Saturday, September 18, 2010

Highway 20, Mazama, Washington


Backroad Destination-Highway 20, Mazama, Washington

There are few great mountain highways in the United States.  The ones that stand out for me is the Going to the Sun Highway, Beartooth Highway, Tioga Pass Road, and Highway 20 which cuts through the North Cascades Region of Washington State.

We previously covered the lower portions of the highway here: Highway 20, Twisp, Washington.  Other near by areas were also covered:  30-Mile Memorial and Chewuch River.

The North Cascades Highway from Mazama west is a great drive and offers many short wonderful hikes.

Near the top of the pass  is Rainy Lakes trail.  This is a paved handicapped accessible trail that goes to a pretty high mountain lake.   There are benches for resting and paved trail does meet grade requirements for wheelchairs.   The trailhead requires a parking pass or a five dollar fee.  However, your Access or Senior pass left on the dash also works. 


Rainy Lake is a typical high mountain lake.  It shows why people get addicted to wandering the mountains of the west.   The waterfall at the end of the lake and crystal clear water, while in the spring the snow hangs in the cirque basin.  There is also a  longer trail to Lake Ann from the same trailhead that goes through some very pretty larch trees that turn golden in the fall.

There is ample parking and a loop making it easy for trailers to park and use the facility.


Don't miss this short walk!

Little farther down is the Washington Pass Overlook.  That is the location that the top picture of this blog was taken.  Sorry, the light was not perfect, but it does show why this is also a must stop location.

Now politicians like to take credit for all their "good" deeds.  So here are all the plaques with names and dates showing the politicians involved in building the North Cascades Highway.

The Forest Service tried to do its best to hide the markers.  Four markers in a small space.  Hopefully, in the future the native vegetation will completely cover the markers.

Washington Pass Overlook is also the site of an award winning design for a rest area.  Those people that are responsible for maintaining white elephant buildings would like to have the award recinded and the architects license revoked.

This "state of the art" building housed two toilet systems that did not work.  The building had solar panels on the roof with the "batteries and inverter" for the solar system stored in the basement.  The snowfall here is measured in feet and all that snow fell off the roof in front of the basement door!!  Leaving the door incased in ice while the remainder of the site was free of snow!  And as a taxpayer, you don't want to know what those supports cost you to repair.  But a few of the guilty names can be found on those markers the Forest Service tried to hide!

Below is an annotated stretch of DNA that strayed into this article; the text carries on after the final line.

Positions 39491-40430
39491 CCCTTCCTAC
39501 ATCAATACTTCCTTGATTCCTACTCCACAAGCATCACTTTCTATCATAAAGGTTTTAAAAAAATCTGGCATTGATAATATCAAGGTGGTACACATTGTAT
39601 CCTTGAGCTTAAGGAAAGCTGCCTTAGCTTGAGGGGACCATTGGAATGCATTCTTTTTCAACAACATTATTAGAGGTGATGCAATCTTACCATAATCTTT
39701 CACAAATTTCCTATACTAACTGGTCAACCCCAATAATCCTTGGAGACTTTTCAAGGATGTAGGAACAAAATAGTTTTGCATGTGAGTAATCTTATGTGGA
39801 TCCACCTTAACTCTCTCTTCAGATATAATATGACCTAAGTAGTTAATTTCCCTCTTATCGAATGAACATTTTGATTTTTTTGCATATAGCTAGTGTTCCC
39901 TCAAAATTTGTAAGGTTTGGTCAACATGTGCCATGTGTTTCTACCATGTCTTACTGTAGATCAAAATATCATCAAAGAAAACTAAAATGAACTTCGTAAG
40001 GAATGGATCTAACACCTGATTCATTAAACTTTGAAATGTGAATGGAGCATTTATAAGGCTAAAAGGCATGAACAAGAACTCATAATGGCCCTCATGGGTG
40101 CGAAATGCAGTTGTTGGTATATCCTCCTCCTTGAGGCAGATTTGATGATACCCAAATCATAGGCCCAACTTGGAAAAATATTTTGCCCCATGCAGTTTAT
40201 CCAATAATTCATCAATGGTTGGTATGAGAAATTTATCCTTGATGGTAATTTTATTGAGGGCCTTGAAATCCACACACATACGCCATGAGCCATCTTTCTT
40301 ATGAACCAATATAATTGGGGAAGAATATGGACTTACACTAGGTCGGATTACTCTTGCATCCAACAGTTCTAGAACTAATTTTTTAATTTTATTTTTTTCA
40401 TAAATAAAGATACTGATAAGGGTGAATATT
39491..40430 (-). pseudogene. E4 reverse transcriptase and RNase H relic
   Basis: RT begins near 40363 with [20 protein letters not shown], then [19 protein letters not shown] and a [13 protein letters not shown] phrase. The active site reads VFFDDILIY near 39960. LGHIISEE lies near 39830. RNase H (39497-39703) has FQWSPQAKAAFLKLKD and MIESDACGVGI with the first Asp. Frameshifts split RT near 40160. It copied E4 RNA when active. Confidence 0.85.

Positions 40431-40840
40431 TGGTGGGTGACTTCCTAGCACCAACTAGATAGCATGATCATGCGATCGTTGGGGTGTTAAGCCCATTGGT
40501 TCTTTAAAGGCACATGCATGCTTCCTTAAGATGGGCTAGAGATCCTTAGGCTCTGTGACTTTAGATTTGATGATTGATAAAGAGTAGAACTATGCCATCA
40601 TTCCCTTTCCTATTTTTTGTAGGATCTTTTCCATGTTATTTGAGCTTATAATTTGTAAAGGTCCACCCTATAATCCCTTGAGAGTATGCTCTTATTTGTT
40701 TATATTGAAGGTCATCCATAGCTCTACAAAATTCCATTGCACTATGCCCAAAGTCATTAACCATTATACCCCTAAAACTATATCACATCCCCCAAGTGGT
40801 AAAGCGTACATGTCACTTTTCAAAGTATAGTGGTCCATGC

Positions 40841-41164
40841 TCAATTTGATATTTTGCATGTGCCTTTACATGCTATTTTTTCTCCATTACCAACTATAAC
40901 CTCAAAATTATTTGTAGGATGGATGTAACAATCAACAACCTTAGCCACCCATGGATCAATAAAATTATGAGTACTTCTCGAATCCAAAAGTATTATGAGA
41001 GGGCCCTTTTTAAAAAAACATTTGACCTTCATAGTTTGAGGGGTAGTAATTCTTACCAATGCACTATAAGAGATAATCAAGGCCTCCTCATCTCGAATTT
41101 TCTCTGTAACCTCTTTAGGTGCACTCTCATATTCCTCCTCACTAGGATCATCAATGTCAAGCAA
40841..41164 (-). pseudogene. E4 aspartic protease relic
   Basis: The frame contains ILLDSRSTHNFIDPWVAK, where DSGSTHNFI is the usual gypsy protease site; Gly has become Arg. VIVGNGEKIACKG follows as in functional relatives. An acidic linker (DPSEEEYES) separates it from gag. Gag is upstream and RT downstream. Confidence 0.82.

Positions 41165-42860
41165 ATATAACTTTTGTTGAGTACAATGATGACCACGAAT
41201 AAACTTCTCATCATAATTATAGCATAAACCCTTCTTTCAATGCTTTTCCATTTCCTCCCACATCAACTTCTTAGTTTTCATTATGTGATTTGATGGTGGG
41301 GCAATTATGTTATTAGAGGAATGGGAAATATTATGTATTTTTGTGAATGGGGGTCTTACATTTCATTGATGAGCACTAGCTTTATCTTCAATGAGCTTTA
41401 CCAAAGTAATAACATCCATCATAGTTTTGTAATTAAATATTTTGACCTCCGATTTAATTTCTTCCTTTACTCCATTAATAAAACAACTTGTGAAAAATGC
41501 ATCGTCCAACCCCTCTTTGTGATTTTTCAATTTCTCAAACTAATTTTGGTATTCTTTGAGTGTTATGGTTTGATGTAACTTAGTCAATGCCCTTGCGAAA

Down below Washington Pass is the Cutthroat Lake trail.  This is a fairly short, typical Forest Service trail to Cutthroat Lake.  This lake is not as pretty as Rainy Lake, but it is a nice hike easy hike.  Fido will enjoy the hike.  On most Forest Service trails dogs are allowed off-leash, but must be under voice control while hiking the trail.  Horse users do use this trail, so know how your dog will react when you encounter horse riders on the trail.  Rodeo's on the trail system are no fun for all concerned.


The short road to the trailhead is single lane with inter-visible turnouts.  There is a loop turnaround at the trailhead.  You must have a parking pass just like the Rainy Lake trailhead.  Those passes are good for the day so you can do several hikes in one day.  Hint: if you do not have an Access or Senior pass you can keep extra passes in your glove box and date them as you use them.

Now Mazama is the last stop for gas prior to going over the pass.  However, there are other reasons to stop in Mazama.  The country store has ice cream, wine with Lost River being the local winery with good reds, and all the other important stuff like lunch.  They are sort-of-kinda like a country store from the 19th and 21st century.  Thankfully, they must have missed the 20th century.  Here is their web site:  The Mazama Country Store.

Camping.  There are Forest Service campground at Lone Fir, Kilpchuck, and Early Winters.  Like all Forest Service campgrounds spurs are fairly short, but you should be able to find something that will "fit".  There are dispersed campsites on the road to Hart's Pass.  We will cover them in our next posting. 

Early Winters is a very small campground next to Highway 20, but it is on the Methow Valley Summer Trails so you can bicycle back to the Mazama Country Store for the second helping of ice cream.  For more information on activities in the Methow Valley, try this link: Summer Trails Magazine

Highway 20 is closed by snow in the fall and opens usually in late April or early May.  So plan your trip with that in mind.

2 comments:

Dugg said...

When I saw that second pic---before I noticed the bench---I thought, boy, that Highway 20 sure is narrow!

Vladimir Steblina said...

For a mountain highway it is pretty wide with good shoulders and passing areas.

It was built in the early 1970's as a scenic highway so tends to have more "park like" elements to it.

Nice road well worth driving over.